Christians And Mercy Killing: Is It Really Just Killing?
When is a person not a person? It sounds like the set-up to a bad joke, but it's far more serious than that. People with brain injuries that leave them in a persistent vegetative state (PVS) breathe, sleep and excrete. They really do anything else: they don't communicate, they show no responses to other people or any awareness of their surroundings. Brain scans show nothing happening.
So should they be kept alive, at considerable expense, or should their families be able to decide to let them go?
The question has surfaced again thanks to the story of Jodie Simpson. She died a few weeks ago having spent four years in a PVS after an overdose. Her mother Jean first asked doctors to help her to die in April 2013 and it has taken this long to make it happen. She believes it should be easier and quicker, and that her daughter wouldn't have wanted to remain alive in her condition.
Others disagree: life is life, they say – and there are too many cases of people written off by medical science who've gone on at least to some degree of recovery. Who are we to decide whether someone should live or die?
In the UK, the way doctors deal with PVS was established by the Tony Bland case. A Hillsborough victim, he spent years in a PVS after he was crushed in the crowd. He died in 1993 after a long court battle after artificial feeding and hydration was withdrawn. It was his case that established that the court had to be involved in every decision to allow someone to die – it isn't for the family or for doctors alone.
In the US, it's symbolised by the case of Terri Schiavo, who was the focus of intense campaigning during her PVS from 1990 until she died in 2005, with pro-life and right-to-die activists fighting her case through the courts and in the arena of public opinion. There was a bitter split between her husband, who wanted her to be allowed to die, and her parents, who did not; the legal fight went all the way up to the US President, George W Bush, who returned to Washington DC specifically to sign legislation designed to keep her alive.
Not just in the case of PVS but in other areas, Christians are deeply concerned about a perceived drift to devaluing human life. Belgium has already legalised the euthanasia of children, the first of whom died only a few days ago. In the UK, the latest Assisted Dying bill was rejected last year; it will be back.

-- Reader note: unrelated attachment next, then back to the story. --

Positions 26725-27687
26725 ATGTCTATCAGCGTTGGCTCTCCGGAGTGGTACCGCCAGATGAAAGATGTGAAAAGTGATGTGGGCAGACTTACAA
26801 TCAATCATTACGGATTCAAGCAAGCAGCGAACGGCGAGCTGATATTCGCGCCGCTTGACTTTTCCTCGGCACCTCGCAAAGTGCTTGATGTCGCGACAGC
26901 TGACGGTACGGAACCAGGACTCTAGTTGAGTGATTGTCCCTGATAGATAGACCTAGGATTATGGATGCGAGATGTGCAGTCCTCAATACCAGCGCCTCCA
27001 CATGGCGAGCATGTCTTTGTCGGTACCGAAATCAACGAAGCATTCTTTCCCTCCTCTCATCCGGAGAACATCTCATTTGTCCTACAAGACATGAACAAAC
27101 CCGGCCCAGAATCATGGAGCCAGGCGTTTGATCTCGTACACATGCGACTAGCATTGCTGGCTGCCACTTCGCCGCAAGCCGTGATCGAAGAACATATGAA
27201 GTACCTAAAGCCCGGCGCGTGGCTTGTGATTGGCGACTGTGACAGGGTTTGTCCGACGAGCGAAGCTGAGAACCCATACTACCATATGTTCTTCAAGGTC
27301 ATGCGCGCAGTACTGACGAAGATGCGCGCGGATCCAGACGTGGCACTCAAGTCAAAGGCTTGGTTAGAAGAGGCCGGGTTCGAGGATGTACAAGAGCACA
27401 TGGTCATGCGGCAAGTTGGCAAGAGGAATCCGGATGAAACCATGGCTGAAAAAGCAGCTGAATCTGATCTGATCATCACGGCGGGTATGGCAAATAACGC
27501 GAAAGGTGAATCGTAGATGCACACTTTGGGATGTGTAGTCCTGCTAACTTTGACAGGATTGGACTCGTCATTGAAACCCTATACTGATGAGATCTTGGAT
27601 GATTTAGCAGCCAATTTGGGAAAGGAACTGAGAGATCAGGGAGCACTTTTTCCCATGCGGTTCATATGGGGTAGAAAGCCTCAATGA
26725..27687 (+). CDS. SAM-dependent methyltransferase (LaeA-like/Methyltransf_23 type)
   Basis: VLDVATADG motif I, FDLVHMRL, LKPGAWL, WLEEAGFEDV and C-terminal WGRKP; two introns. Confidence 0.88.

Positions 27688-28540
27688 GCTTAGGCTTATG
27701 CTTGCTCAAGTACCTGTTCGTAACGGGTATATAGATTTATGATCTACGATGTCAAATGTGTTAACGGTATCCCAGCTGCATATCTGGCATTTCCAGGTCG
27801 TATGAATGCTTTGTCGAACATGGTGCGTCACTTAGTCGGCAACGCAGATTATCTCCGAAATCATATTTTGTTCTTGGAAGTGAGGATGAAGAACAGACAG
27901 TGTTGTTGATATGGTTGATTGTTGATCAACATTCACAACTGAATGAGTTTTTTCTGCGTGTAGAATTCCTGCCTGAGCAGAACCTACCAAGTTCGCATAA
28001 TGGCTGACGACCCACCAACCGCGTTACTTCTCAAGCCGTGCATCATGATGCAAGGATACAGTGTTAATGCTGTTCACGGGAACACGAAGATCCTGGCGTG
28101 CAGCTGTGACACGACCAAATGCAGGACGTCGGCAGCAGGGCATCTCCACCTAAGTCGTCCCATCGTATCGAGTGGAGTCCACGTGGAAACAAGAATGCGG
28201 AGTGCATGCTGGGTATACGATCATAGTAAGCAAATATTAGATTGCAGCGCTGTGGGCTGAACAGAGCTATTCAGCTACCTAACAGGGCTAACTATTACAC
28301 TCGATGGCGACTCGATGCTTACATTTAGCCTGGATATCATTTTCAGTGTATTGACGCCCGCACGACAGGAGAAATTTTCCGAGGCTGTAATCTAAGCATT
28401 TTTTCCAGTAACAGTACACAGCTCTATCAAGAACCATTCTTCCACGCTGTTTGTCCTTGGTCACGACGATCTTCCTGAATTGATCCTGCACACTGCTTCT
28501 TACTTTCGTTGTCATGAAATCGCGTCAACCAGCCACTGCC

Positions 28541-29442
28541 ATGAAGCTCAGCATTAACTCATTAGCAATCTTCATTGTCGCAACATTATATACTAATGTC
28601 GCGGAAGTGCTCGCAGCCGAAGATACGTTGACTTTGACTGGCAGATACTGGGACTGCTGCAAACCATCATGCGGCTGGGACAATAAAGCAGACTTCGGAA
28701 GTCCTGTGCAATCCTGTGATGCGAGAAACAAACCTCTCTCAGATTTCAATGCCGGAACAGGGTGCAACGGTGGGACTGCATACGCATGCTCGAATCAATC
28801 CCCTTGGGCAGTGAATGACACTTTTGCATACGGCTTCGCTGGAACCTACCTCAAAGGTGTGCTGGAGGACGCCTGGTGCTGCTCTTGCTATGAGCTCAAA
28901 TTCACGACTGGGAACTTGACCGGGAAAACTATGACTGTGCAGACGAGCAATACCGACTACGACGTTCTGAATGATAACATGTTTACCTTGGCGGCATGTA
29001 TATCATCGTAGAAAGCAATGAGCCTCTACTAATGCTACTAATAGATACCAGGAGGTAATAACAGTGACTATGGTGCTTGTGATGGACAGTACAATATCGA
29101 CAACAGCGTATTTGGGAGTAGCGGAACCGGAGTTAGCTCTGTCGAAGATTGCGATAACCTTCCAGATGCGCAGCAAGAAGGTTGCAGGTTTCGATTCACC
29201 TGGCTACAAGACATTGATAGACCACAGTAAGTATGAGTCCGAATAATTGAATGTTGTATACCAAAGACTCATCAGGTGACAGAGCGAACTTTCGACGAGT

So how should Christians think about these issues, and are there principles that can guide us? Here are things to bear in mind as we think things through.
1. The Bible is of limited use
There are no proof-texts to help us, because many of these situations were simply not envisaged when the Bible was written. They are functions of our technical ability, which has allowed us to keep alive people who would otherwise have died. The Bible has nothing to say about people in a persistent vegetative state, because there weren't any. We cannot be fundamentalists about this.
2. People are of infinite value
No one is worth less than another person because they are disabled mentally or physically, or because they are poorer or contribute less to society. One of the gifts Christianity has given to the world is the knowledge that someone's worth is innate; it's given by God, not acquired by some and not others. We should resist anything that tends to write off some people as worthless, no matter what their physical or mental condition – and that's why we should resist any move to take the decision about removing feeding from the courts. It sends a poweful signal that human life is too important to let go on the say-so of any individual.
3. We are part of society
We aren't just free individuals, with no responsibility for anyone else. One of the arguments of the right-to-die lobby is that we should have the freedom to choose death if we're in great pain or distress. In principle, this sounds plausible. However, it's very difficult to imagine a system that allows people this right and at the same time protects vulnerable people from the pressure to choose death when they would rather live – and that is why UK Christians should continue to resist calls for right-to-die legislation.
4. We're vulnerable to self-deception
It's fatally easy for documentaries to portray people who are in pain and distress and want to end their lives, and to get us on their side: it seems cruel not to give in to them. But one of the things we have to bear in mind is the effect their suffering has not just on themselves, but on us. It distresses us acutely; we want it brought to an end, and that can skew our arguments in favour of terminating life.
5. We should beware of faithlessness
Christians believe death is not the end. People facing the end of their lives, or who are in a vegetative state, still have a future. Saying that preserving their lives at all costs is the only Christian thing to do is arguably to place too high a value on continued existence, as though existence is all that matters. That's a view that might make sense to an atheist, but not to a Christian: we believe all life matters to God, not just now but in eternity.
In the end, the situations created by modern medical science are so varied and complex that Christians have to approach them cautiously, humbly and in the knowledge that there are no easy answers. We have to balance our knowledge of the infinite preciousness of human beings with our knowledge that all of us have to die. If we're in a position where we have to make a decision for a loved one, we have to ask for purity of heart and mind as we do it. We have to be able to trust God with the outcome, even when it's desperately hard.
Follow Mark Woods on Twitter: @RevMarkWoods